LIB 127

Library and Internet Research

(3 credits, offered online Fall, Winter, Spring)

Instructor

Reference Librarian - Contact
Phone: 541-440-7681

** Nota Bene: Please be aware, this is an abbreviated course description-- for the full syllabus, including the class schedule or any other questions, please contact the Reference Librarian by email or phone. **

Course Goals and Objectives

Library and Internet Research is designed, in ten weeks, to take you from being a search neophyte to a full-fledged citation master. The word research is interesting in that it can refer to both an activity and a result, and we will be talking about both types of research in this class. This includes the practical sources you can count on to locate information for your classwork and own curiosity, and the mental processes you can use to become a more practiced, experienced researcher. This will, hopefully, be a great help to you not only in your other college classes, but also in your own information searching.

You will take away the maximum benefit from this course if you are willing to approach each week's content with an open mind and actively participate in the assignments and forums. The world of information is changing on a weekly basis, which is one of the reasons we're using electronic handouts instead of a textbook, and you can learn about resources best by trying them hands-on. Remember, even Albert Einstein said "If we knew what it was we were doing, it would not be called research, would it?"

Specifically, at the completion of this course, you will be able to:

  • Apply the research process to create effective research using appropriate and reliable information sources

  • Critically evaluate the validity, currency, usefulness, and accessibility of information

  • Locate information resources in the UCC Library, on the library website, and in other research collections

  • Use keywords, subject headings, Boolean operators, and other search techniques to create effective online and catalog searches

  • Understand the importance of proper citation in academic context

  • Apply a standard citation format (either MLA or APA) in your own work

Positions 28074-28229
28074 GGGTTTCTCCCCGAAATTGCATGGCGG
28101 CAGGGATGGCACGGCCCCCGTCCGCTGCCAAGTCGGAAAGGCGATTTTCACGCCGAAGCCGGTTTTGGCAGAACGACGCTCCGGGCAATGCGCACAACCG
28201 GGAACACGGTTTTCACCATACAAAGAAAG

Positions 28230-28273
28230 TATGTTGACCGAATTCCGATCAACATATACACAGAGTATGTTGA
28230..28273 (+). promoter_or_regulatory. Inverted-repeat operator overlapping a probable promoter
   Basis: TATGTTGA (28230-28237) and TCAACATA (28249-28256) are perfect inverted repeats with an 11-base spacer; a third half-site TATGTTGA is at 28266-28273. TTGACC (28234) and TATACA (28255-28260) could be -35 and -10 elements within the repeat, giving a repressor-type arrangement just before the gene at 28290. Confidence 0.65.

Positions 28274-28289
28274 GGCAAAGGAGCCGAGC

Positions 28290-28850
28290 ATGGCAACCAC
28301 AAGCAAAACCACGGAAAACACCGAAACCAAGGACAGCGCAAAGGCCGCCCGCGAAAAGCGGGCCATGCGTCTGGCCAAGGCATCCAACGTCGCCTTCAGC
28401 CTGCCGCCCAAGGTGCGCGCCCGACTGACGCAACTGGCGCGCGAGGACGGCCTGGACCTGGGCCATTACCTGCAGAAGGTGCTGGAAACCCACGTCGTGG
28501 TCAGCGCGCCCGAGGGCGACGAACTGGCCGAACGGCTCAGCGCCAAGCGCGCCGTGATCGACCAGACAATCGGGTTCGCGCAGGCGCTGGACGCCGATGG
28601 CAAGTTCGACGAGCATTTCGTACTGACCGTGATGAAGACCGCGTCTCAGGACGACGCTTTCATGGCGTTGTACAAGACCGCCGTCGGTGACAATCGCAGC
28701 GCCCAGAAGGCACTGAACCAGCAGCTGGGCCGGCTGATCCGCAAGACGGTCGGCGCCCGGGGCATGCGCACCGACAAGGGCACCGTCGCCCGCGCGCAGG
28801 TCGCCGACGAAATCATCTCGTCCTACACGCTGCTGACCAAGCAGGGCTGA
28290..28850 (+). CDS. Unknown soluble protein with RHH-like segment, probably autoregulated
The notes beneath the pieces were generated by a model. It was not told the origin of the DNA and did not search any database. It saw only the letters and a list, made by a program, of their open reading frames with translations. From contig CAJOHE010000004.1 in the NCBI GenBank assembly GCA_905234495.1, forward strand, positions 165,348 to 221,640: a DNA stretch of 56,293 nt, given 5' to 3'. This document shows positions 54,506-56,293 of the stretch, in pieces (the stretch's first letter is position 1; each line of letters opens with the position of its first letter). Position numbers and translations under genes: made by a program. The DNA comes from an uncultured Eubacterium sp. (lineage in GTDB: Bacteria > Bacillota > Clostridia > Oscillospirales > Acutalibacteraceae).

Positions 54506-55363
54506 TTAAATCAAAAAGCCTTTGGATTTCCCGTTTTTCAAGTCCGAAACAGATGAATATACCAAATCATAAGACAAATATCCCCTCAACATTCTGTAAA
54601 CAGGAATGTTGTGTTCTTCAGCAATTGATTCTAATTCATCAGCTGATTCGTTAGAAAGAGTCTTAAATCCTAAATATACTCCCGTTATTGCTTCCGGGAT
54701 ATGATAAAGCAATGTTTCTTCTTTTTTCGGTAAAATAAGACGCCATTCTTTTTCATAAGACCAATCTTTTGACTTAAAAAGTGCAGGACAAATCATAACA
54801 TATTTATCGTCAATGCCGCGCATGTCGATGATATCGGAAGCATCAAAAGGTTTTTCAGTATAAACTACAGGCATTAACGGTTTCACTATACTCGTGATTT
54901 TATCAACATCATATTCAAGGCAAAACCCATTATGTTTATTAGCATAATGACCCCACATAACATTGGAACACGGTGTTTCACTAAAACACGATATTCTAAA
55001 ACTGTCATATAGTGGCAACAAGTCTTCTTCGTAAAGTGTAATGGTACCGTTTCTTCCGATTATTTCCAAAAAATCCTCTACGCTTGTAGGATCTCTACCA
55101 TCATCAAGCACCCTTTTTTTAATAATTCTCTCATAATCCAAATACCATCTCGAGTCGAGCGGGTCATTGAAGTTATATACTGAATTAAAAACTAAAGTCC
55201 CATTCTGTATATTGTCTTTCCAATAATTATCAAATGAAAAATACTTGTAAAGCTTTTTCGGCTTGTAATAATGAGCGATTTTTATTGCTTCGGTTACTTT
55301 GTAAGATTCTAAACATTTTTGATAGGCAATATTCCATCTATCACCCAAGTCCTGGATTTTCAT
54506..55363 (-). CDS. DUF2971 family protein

Required Text: None. You will receive the lesson content you need, including handouts that are yours to keep, in the weekly folders in the online learning management system. Please dedicate a folder on your computer (or a physical folder if you prefer to print items out) to keeping class handouts in one place; you'll want to refer back to them frequently as you work on assignments and the Research Project.

Research Project

This is a course on research skills and techniques, and I will be asking you to complete a research project in place of exams. This is not a research paper! This can relate to another class or an intellectual interest.

Course Links

Next-Steps Reading (or, “Where did all these class articles come from, again?)

This list is “FYI” (for your information)- these are NOT required texts!

Books

Shirky, Clay. Here Comes Everybody: The Power of Organizing Without Organizations. New York: Penguin, 2008. UCC Lib: 303.4833 S


Weinberger, David. Everything is Miscellaneous: The Power of the New Digital Disorder. New York: Henry Holt and Co., 2007. UCC Lib: 303.4833 W

Non-Discrimination Statement

It is the policy of Umpqua Community College and their Board that there will be no discrimination or harassment on the grounds of sex, race, color, marital status, sexual orientation, religion, national origin, age or disability in any educational programs, activities, or employment. Persons having questions about equal opportunity and nondiscrimination should contact the Vice President for Student Development at the Campus Center – Student Development at 541-440-4705.